Much of the international community registers some or all of this. But Israel, particularly under Netanyahu, is perceived to be the stronger party, the party with the responsibility to make a greater effort, and the party whose ongoing commitment to the settlement enterprise is gradually taking the ground away from under a Palestinian state.
Israeli officials are surely troubled by the nearly universal show of hands in favor of Palestine, yet they downplayed the Palestinians’ upgraded status. It is merely symbolic and nothing is going to change on the ground, they reiterated in the last few days (in stark contrast to several months during which Israel vigorously campaigned against the Abbas plan, threatening to cancel all previously made agreements).
What exactly will happen on the ground remains to be seen. Palestinians have indicated their readiness to turn to the International Criminal Court in The Hague to sue Israel for alleged war crimes.
‘Even pro-Israeli [governments] are very bitter about Israeli policies and don’t understand and don’t accept it. So this [resolution] is the result. There is a general belief that Israel is the one that prevents genuine negotiations’
But the fact remains that just nine countries sided with Israel, despite so many efforts and passionate arguments about why it was wrong to recognize a Palestinian nonmember state. This has been described as a “humiliating political defeat,” although Jerusalem doesn’t see it that way. “Of course we’re disappointed with certain countries, the UK for example,” a diplomatic official told The Times of Israel. “But we’ll live with it.”
The Prime Minister’s Office and the Foreign Ministry made a grave strategic mistake by even attempting to fight Abbas’s statehood gambit, the official admitted. “As if we could win or even get a draw,” he said. “Hey, this is the UN, where November 29 is officially the International Day of Solidarity with the Palestinian People; where they pass anti-Israeli resolutions year in and year out, without anyone even looking at the text.”
True, every anti-Israel or pro-Palestinian initiative at the 193-member General Assembly will have an automatic majority. But the fact that the US, Canada, Palau, Micronesia and four others were the only states that voted with Israel against the resolution shows that even Israel’s friends are fed up with Jerusalem’s schizophrenic avowals to want a two-state solution but pursue policies that, as they see it, make it more difficult to implement one.
“Even pro-Israeli [governments] are very bitter about Israeli policies and don’t understand and don’t accept it. So this [resolution] is the result,” says Avi Primor, a former Israeli ambassador to Germany and the EU and president of the Israel Council on Foreign Relations. “There is a general belief that Israel is the one that prevents genuine negotiations.”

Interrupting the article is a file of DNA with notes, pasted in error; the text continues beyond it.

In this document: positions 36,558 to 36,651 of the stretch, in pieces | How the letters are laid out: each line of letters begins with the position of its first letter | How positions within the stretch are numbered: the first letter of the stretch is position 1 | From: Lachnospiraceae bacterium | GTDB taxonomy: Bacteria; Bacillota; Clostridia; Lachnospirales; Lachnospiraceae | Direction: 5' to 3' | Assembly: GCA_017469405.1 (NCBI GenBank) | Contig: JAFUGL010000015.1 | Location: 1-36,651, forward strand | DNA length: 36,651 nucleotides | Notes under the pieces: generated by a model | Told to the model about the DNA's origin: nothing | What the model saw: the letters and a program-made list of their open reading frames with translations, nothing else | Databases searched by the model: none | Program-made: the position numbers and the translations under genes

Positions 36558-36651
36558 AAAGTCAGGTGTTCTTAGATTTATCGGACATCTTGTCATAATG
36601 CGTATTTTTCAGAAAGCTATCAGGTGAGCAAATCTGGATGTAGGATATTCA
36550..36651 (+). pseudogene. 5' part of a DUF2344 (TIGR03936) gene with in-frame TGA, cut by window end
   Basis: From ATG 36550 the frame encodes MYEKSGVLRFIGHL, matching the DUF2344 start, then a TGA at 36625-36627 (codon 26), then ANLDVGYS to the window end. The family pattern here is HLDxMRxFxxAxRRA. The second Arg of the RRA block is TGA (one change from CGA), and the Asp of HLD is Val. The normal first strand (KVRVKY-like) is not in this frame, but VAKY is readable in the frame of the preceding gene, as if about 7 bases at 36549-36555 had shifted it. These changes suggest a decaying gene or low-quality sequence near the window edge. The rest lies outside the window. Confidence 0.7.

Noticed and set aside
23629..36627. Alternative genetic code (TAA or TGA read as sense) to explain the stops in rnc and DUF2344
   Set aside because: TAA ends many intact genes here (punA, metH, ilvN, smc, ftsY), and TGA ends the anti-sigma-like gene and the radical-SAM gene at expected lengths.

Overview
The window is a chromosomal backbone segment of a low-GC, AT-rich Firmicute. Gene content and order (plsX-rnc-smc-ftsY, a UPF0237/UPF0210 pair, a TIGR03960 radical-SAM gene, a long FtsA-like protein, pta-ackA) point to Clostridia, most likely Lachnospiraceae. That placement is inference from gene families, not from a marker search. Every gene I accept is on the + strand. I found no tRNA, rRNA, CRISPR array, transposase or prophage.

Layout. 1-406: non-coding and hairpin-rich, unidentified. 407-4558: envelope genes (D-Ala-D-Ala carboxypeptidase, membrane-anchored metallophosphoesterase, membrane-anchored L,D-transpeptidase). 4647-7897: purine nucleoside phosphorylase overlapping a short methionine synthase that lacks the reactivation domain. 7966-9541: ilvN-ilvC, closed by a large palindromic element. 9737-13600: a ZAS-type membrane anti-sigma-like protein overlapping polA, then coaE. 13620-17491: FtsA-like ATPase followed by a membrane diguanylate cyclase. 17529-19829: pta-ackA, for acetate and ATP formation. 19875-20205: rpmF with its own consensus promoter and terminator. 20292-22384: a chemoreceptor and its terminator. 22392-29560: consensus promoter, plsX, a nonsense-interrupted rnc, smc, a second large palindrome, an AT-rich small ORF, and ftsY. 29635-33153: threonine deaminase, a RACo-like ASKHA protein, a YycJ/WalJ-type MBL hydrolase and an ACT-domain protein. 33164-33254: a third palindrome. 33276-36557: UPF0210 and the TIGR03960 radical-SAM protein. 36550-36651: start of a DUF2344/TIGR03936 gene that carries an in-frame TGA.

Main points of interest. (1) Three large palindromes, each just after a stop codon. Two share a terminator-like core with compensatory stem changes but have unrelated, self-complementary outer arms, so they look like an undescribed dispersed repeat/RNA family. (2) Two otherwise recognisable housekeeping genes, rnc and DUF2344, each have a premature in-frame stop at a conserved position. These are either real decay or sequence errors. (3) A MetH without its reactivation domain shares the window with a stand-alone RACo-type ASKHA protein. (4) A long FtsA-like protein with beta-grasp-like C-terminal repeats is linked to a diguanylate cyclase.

For example, Germany, usually one of Israel’s staunchest supporters in the international arena, did not vote against the resolution because Jerusalem has not taken the necessary steps to advance the peace process, a senior German official, who took part in the discussions in Berlin, told Haaretz. “The Israelis,” this official said, “did not respond in any way to our request to make a gesture on settlements.”
If it weren’t for Chancellor Angela Merkel’s personal policy to “support Israel even if Israel is wrong,” Berlin would have voted in favor of the resolution, Primor said, basing his assessment on a long conversation he had last week with German Foreign Minister Guido Westerwelle.
Many of Israel’s friends in Western capitals supported the Palestinian proposal because they truly believe that it’s the right step to take at this time, Primor added. “I don’t think they consider their vote anti-Israel. The way they see it, they vote in favor of the Palestinians, believing that this is also good for Israel.”
Foreign Minister Avigdor Liberman, who is currently in New York but decided not to attend the vote, believes that the step is actually bad for both sides. Despite the celebrations in Ramallah after the vote was announced, the Palestinians “will end up being the greatest losers on the ground,” he said. “This process only enhances the dispute and pushes both sides further apart.”
One thing seems certain: The day after Thursday’s vote, the settlements will still be there; Israeli security forces will continue operating just as they did before; Hamas will still be running Gaza; and Abbas — partner or not — will still be in charge of the PA in the West Bank. The conflict will still be there, but something will have changed.
Until now, there was no such thing as “Palestine,” at least not for Israelis. People spoke about the Palestinian Authority, or the Palestinian territories, but rarely uttered the word “Palestine.”
Many in Israel will continue to refuse to refer to the West Bank and Gaza as Palestine, but Thursday’s vote made it clear that in the eyes of nearly the entire world, the state of Palestine is on the map, whether Israel likes it or not.